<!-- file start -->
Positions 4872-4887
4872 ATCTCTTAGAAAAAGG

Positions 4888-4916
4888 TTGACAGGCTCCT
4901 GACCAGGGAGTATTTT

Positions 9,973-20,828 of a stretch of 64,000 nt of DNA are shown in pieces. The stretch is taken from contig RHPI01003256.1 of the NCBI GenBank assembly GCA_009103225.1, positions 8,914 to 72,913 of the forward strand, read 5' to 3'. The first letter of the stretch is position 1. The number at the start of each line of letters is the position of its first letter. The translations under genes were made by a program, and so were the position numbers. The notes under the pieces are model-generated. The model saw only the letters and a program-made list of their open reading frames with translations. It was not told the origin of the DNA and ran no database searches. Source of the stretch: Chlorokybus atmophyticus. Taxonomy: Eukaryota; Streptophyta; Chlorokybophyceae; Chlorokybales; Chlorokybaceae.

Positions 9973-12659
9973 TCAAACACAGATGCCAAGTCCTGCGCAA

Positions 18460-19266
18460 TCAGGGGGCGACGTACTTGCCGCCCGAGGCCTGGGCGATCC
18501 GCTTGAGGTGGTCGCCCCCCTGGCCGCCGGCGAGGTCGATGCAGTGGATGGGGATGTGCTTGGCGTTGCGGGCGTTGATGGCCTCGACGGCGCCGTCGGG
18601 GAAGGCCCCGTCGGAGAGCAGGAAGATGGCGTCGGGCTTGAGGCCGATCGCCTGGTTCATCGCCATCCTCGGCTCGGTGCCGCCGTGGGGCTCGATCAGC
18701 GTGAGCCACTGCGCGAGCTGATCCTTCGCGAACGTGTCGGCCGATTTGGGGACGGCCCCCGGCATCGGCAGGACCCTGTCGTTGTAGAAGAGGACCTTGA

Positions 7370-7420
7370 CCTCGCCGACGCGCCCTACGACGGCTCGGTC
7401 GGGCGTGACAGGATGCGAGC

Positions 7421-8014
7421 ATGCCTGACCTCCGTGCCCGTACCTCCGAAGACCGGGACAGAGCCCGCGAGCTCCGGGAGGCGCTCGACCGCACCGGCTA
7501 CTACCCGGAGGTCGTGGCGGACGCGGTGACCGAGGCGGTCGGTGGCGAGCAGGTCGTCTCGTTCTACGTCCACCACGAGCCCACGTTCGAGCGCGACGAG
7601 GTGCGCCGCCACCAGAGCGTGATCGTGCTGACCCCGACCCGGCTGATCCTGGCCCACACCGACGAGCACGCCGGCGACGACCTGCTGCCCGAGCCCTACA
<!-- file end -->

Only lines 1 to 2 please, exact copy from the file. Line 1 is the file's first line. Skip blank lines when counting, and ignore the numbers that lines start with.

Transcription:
Positions 4872-4887
4872 ATCTCTTAGAAAAAGG